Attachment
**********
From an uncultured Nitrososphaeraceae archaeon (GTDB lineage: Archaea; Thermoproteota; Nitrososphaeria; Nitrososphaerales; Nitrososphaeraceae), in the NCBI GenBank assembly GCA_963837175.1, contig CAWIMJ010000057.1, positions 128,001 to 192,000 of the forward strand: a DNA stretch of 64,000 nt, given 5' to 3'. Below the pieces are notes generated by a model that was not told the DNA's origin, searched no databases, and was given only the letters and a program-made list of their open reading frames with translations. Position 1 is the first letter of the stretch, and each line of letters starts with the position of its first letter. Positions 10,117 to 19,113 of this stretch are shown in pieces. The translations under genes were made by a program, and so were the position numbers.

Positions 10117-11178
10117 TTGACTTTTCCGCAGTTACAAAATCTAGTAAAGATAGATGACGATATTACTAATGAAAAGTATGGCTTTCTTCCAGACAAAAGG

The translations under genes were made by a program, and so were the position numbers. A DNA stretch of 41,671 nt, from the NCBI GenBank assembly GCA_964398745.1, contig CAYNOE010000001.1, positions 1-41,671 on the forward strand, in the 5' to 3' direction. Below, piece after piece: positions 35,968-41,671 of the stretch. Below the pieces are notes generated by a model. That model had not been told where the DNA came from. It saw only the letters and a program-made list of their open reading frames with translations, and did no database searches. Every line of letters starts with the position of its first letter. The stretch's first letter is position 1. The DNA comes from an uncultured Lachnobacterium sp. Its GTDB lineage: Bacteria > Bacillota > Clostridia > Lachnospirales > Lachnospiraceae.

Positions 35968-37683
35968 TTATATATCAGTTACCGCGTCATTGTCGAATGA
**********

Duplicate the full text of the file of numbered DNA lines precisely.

From an uncultured Nitrososphaeraceae archaeon (GTDB lineage: Archaea; Thermoproteota; Nitrososphaeria; Nitrososphaerales; Nitrososphaeraceae), in the NCBI GenBank assembly GCA_963837175.1, contig CAWIMJ010000057.1, positions 128,001 to 192,000 of the forward strand: a DNA stretch of 64,000 nt, given 5' to 3'. Below the pieces are notes generated by a model that was not told the DNA's origin, searched no databases, and was given only the letters and a program-made list of their open reading frames with translations. Position 1 is the first letter of the stretch, and each line of letters starts with the position of its first letter. Positions 10,117 to 19,113 of this stretch are shown in pieces. The translations under genes were made by a program, and so were the position numbers.

Positions 10117-11178
10117 TTGACTTTTCCGCAGTTACAAAATCTAGTAAAGATAGATGACGATATTACTAATGAAAAGTATGGCTTTCTTCCAGACAAAAGG

The translations under genes were made by a program, and so were the position numbers. A DNA stretch of 41,671 nt, from the NCBI GenBank assembly GCA_964398745.1, contig CAYNOE010000001.1, positions 1-41,671 on the forward strand, in the 5' to 3' direction. Below, piece after piece: positions 35,968-41,671 of the stretch. Below the pieces are notes generated by a model. That model had not been told where the DNA came from. It saw only the letters and a program-made list of their open reading frames with translations, and did no database searches. Every line of letters starts with the position of its first letter. The stretch's first letter is position 1. The DNA comes from an uncultured Lachnobacterium sp. Its GTDB lineage: Bacteria > Bacillota > Clostridia > Lachnospirales > Lachnospiraceae.

Positions 35968-37683
35968 TTATATATCAGTTACCGCGTCATTGTCGAATGA